1. Major external and uncontrollable factors that influence an organization's decision making, and affect its performance and strategies. These factors include the economic, demographics, legal, political, and social conditions, technological changes, and natural forces. 2. Factors that influence a company's or product's development but that are outside of the company's control. For example, the macro environment could include competitors, changes in interest rates, changes in cultural tastes, or government regulations. An organization's macroenvironment consists of nonspecific aspects in the organization's surroundings that have the potential to affect the organization's strategies. When compared to a firm's task environment, the impact of macroenvironmental variables is less direct and the organization has a more limited impact on these elements of the environment. Macroenvironmental variables include sociocultural, technological, political-legal, economic, and international variables. A firm considers these variables as part of its environmental scanning to better understand the threats and opportunities created by the variables and how strategic plans need to be adjusted so the firm can obtain and retain competitive advantage. The macroenvironment consists of forces that originate outside of an organization and generally cannot be altered by actions of the organization. In other words, a firm may be influenced by changes within this element of its environment, but cannot itself influence the environment. The curved lines in Figure 1 indicate the indirect influence of the environment on the organization. SOCIOCULTURAL FACTORS
The sociocultural dimensions of the environment consist of customs, lifestyles, and values that characterize the society in which the firm operates. Socio-cultural components of the environment influence the ability of the firm to obtain resources, make its goods and services, and function within the society. Sociocultural factors include anything within the context of society that has the potential to affect an organization. Population demographics, rising educational levels, norms and values, and attitudes toward social responsibility are examples of sociocultural variables. POPULATION CHANGES.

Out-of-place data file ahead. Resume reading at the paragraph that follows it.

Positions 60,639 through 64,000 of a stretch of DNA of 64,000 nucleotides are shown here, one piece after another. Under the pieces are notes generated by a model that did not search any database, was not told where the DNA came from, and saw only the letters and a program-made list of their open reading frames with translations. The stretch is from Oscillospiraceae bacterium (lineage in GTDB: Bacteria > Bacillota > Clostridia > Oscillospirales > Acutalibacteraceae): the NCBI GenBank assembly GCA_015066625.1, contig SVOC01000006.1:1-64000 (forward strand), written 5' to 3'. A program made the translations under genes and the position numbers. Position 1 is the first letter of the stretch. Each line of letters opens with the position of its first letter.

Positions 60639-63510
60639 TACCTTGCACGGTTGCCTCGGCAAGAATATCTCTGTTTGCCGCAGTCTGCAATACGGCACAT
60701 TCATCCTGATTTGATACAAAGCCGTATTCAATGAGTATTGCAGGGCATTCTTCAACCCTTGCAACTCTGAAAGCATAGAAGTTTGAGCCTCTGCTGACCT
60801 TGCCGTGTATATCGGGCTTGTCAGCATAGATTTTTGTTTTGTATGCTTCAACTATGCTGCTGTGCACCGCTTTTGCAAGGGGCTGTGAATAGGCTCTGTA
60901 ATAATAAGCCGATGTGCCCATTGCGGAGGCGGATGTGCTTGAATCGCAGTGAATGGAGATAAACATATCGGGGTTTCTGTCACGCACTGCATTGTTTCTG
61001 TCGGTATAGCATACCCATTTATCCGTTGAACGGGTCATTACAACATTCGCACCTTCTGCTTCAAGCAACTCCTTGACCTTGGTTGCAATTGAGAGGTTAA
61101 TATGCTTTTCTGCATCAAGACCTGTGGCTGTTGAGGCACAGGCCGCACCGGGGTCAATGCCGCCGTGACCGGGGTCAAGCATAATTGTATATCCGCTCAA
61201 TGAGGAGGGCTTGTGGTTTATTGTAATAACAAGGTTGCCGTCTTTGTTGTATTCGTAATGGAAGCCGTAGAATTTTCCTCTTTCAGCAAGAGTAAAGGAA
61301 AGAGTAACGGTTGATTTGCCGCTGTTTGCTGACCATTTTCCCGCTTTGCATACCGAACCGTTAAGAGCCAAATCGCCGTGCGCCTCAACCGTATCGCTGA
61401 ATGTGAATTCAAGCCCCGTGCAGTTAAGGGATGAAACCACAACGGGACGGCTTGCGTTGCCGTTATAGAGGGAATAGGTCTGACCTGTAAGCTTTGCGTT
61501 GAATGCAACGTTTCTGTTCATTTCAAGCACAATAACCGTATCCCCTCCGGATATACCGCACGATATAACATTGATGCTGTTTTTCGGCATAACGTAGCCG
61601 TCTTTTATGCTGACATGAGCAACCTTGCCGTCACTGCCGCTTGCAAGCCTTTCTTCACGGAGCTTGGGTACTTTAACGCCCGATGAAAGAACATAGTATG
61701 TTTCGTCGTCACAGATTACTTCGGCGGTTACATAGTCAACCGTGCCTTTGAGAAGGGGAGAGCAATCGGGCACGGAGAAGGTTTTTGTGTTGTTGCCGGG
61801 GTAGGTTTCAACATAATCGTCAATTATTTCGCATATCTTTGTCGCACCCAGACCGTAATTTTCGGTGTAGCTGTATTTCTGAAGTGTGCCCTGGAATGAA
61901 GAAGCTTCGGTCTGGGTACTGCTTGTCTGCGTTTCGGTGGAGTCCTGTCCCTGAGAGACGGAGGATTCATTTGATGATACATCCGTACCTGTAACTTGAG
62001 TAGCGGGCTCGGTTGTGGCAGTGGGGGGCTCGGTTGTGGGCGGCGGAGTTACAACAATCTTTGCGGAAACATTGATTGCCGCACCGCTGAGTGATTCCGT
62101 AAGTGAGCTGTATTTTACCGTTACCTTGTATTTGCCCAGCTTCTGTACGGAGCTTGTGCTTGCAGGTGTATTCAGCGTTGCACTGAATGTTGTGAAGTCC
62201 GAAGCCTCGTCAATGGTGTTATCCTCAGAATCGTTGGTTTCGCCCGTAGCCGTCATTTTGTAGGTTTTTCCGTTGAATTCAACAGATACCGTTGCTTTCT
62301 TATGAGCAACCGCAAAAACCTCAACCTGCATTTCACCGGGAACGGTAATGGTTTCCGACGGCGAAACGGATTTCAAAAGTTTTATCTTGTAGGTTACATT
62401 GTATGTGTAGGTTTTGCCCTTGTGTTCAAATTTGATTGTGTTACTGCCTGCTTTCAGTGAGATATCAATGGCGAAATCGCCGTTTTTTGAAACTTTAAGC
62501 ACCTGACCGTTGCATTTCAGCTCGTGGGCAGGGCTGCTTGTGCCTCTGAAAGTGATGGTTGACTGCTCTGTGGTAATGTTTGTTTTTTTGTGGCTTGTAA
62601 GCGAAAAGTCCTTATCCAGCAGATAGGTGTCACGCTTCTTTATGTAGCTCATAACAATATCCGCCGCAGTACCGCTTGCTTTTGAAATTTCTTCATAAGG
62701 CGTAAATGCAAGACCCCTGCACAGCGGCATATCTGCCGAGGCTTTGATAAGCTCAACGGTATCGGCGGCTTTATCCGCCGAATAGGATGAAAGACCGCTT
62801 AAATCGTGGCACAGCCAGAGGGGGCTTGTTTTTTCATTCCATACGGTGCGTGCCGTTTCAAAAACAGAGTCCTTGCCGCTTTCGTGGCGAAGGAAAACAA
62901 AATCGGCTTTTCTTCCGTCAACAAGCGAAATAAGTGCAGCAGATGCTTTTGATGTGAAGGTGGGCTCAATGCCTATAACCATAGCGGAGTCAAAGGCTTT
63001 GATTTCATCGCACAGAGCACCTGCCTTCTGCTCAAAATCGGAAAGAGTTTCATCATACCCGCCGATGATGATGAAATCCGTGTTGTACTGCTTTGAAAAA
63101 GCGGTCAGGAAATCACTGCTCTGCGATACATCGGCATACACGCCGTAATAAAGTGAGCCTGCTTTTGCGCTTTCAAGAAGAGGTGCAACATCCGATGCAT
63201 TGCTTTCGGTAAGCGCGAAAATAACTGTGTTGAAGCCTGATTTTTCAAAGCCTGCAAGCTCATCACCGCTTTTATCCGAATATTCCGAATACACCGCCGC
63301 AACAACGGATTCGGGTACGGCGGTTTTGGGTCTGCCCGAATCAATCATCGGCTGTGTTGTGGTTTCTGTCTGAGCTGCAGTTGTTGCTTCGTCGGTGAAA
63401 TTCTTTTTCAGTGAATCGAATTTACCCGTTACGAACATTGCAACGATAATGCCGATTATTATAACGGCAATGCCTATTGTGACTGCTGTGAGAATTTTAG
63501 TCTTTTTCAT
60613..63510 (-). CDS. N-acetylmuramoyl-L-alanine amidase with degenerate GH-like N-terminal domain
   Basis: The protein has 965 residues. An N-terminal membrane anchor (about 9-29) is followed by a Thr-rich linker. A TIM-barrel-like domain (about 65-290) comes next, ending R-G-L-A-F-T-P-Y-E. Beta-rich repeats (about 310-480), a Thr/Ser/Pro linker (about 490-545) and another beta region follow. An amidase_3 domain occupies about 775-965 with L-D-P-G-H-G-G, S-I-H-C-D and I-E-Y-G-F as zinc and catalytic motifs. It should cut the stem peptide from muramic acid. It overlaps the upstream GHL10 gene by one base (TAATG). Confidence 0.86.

Changes in population demographics have many potential consequences for organizations. As the total population changes, the demand for products and services also changes. For instance, the decline in the birthrate and improvement in health care have contributed to an increase in the average age of the population in the United States. Many firms that traditionally marketed their products toward youth are developing product lines that appeal to an older market. Clothing from Levi Strauss & Co. was traditionally popular among young adults. While its popularity in this market has waned, the firm has been able to develop a strong following in the adult market with its Dockers label. Other firms are developing strategies that will allow them to capitalize on the aging population. Firms in the health-care industry and firms providing funeral services are expected to do well given the increasing age of the U.S. population. They are projected as a growth segment of U.S. industry simply because of the population demographics. RISING EDUCATIONAL LEVELS.
Rising educational levels also have an impact on organizations. Higher educational levels allow people to earn higher incomes than would have been possible otherwise. The increase in income has created opportunities to purchase additional goods and services, and to raise the overall standard of living of a large segment of the population. The educational level has also led to increased expectations of workers, and has increased job mobility. Workers are less accepting of undesirable working conditions than were workers a generation ago. Better working conditions, stable employment, and opportunities for training and development are a few...